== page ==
In this essay, Julián Sánchez González discusses three works by Arnaldo Roche Rabell, Belkis Ayón, and Purvis Young through the lens of shamanism as a cultural practice. By considering these artists’ spiritual interests, Sánchez González borrows from comparative religious studies and anthropology to open up new methodological avenues for art history. Examining the parallel visual strategies deployed in these works from PAMM’s collection, Sánchez González analyzes these artists’ interest in the otherworldly and supernatural as a way to supersede their immediate sociopolitical contexts and reflect on the contemporary human condition.
As the art historical field further incorporates non-hegemonic and non-Western perspectives into its discourses, our understanding of the artist’s creative process has also expanded to include the spiritual realm as a legitimate and productive field of study. Indeed, the reclamation of Indigenous and Afro-diasporic cultures and spiritualities in past decades has given way to an increased decentering and decolonization of the discipline. With roots in contemporary intellectual thought and following this epistemic shift, this paper investigates the theoretical and interdisciplinary links between artistic and spiritual practices in contemporary Caribbean art. The discussion seeks to contribute to the continued centering of spiritual, immaterial, and intangible explorations through art as a transformative force within the social body. This perspective ultimately contributes to the erosion of pervasive rationalist biases in canonical humanist thinking, which tend to be exclusionary and hierarchical.
This article considers three major contemporary artists from the Caribbean and its diaspora whose work is largely based on a spiritually-infused creative process. Focusing on three works from the Pérez Art Museum Miami’s (PAMM) collection produced in the early 1990s by artists Arnaldo Roche Rabell (1955 – 2018), Belkis Ayón (1967 – 1999), and Purvis Young (1943 – 2010), this study opens an interdisciplinary, cross-cultural conversation that considers the role of the spiritual in the development of intersectional subjectivities among artists from the Caribbean. Given their diverse compositional, narrative, and technical styles—as well as the presence of metaphorical representations of the artists’ alter-egos—these pieces address a pressing human need for transformation and, more importantly, transcendence.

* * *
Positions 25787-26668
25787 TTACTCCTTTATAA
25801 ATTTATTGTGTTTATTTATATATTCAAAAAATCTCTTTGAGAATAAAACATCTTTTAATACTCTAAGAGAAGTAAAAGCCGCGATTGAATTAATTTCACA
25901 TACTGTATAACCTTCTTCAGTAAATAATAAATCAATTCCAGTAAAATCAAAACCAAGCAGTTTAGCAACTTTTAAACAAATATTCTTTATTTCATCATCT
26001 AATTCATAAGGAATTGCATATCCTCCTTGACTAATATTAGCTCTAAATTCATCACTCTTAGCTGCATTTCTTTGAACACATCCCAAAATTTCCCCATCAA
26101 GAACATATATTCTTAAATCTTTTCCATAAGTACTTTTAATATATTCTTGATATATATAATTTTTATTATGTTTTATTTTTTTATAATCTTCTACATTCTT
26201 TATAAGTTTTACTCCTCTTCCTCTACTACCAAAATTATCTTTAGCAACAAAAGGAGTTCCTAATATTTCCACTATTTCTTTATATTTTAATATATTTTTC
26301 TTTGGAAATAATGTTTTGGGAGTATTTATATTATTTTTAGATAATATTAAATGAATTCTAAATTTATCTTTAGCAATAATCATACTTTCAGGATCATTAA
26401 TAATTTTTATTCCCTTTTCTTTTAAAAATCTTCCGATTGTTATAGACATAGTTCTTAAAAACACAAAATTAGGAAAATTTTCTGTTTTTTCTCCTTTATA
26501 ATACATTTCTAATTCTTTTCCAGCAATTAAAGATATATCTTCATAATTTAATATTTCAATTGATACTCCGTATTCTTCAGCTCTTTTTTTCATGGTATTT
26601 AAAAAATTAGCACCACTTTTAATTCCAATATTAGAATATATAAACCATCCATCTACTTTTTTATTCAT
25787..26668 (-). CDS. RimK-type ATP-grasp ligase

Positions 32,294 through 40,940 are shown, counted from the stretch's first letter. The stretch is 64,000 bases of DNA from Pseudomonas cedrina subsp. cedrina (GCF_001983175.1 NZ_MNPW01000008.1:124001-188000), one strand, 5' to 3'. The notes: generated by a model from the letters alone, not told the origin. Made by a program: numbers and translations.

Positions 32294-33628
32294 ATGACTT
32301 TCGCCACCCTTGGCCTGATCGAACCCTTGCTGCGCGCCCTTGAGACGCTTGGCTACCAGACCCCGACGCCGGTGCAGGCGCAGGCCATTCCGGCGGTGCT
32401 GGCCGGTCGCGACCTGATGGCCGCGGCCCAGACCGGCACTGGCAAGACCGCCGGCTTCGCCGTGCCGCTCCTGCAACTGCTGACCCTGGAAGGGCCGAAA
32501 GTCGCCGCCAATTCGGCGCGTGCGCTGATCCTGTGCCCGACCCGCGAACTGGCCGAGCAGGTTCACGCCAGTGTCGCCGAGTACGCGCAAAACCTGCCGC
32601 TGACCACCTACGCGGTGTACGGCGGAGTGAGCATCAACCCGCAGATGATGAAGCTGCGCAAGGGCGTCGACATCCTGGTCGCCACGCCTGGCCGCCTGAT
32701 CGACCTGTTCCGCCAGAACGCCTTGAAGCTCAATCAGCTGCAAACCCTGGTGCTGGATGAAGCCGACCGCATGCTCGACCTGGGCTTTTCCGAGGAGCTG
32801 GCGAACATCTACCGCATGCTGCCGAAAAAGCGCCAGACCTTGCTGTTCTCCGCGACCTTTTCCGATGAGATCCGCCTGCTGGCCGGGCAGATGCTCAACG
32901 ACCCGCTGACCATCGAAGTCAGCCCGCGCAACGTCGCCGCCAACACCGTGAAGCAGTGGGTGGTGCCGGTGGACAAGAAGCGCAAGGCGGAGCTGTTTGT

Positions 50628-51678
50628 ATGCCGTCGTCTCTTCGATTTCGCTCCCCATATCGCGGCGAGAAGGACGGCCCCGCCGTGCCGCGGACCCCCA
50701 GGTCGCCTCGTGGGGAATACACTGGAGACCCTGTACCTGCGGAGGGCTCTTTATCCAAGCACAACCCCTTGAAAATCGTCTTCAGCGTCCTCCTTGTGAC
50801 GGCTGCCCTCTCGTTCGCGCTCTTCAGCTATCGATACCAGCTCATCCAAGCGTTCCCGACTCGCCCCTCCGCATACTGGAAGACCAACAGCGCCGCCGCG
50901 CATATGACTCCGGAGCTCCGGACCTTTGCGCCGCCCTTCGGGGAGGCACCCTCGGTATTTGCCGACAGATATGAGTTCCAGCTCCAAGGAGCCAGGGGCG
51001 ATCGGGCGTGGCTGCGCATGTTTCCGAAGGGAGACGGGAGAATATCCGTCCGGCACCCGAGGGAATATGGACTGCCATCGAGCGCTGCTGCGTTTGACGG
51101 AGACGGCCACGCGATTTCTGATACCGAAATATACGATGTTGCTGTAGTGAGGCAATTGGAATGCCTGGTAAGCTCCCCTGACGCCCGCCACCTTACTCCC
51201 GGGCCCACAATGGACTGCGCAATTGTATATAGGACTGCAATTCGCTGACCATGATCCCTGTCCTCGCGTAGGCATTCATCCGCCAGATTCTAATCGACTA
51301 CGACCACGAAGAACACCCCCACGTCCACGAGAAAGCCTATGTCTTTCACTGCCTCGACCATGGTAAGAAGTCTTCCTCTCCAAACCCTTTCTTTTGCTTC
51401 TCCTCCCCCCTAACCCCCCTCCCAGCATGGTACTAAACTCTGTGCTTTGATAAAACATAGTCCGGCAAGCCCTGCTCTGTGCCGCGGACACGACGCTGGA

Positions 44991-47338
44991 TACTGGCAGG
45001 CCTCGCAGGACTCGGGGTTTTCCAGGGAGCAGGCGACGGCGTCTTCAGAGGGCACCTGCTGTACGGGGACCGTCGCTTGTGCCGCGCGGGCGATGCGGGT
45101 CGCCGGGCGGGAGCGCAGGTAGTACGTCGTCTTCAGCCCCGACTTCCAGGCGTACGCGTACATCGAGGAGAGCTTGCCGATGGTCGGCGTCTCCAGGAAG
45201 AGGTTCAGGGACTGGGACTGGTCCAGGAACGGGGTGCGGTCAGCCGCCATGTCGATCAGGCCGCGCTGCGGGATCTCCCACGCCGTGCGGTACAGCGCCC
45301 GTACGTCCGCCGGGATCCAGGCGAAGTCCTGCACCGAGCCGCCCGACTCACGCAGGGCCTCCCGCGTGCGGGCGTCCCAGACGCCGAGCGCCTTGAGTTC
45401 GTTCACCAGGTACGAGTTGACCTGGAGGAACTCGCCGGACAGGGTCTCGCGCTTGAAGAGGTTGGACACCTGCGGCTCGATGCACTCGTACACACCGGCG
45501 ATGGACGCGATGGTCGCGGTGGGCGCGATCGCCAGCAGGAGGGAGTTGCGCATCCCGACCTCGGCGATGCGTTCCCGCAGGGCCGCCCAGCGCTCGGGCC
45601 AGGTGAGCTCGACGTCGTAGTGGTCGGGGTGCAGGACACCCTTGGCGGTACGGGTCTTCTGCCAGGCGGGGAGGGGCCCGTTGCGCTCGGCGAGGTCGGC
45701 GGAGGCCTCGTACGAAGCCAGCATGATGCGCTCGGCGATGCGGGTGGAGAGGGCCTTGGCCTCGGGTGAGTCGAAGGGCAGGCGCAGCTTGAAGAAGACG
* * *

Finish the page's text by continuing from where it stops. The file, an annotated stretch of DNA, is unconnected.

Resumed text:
In order to make the claim that these artists desire to exceed their given surroundings and corporeal limitations, this essay incorporates theoretical and methodological elements derived from the histories of comparative religious studies and anthropology. In doing so, the argument sets out to find connective threads among individuals and between communities by considering shared experiences of the spiritual and of being, despite the diverse backgrounds of the artists. By proposing an analysis of the spiritual in the Caribbean region through an interdisciplinary lens, this essay intends to open new paths of inquiry into the influence of art processes on social change. Even when infantilized, demonized, and deemed essentialist, the uses of the “spiritual” in this text seek to highlight this term’s potential for creative and innovative academic thinking.
The conceptual framework of this essay takes as its foundation anthropologist Michael Winkelman’s theorization of the “shamanic paradigm.” For Winkelman, the human attainment of an Altered State of Consciousness (ASC) is dependent on a number of neurobiological processes present in anthropological records across geographies; these processes are related to the human experiences of ecstasy and spirit relations.1 This mental and physical state, usually triggered by ritualistic practices and entheogenic concoctions through the work of shamans, has been typologized in the literature of anthropology as “soul flight;” “divination, diagnosis, and prophecy;” “vision quests;” and “death and rebirth” among other terminologies.2 Reflecting “(…) a sense of connection and oneness, and personal integration,” the ASC permits subjects to engage with healing practices as strategies to cope with psychological distress and conflict3 The metaphorical possibilities as well as the beneficial properties of the ASC, then, provide us with useful grounds for formulating a theoretical framework within the scope of an art historical analysis of these selected works by Roche Rabell, Ayón, and Young.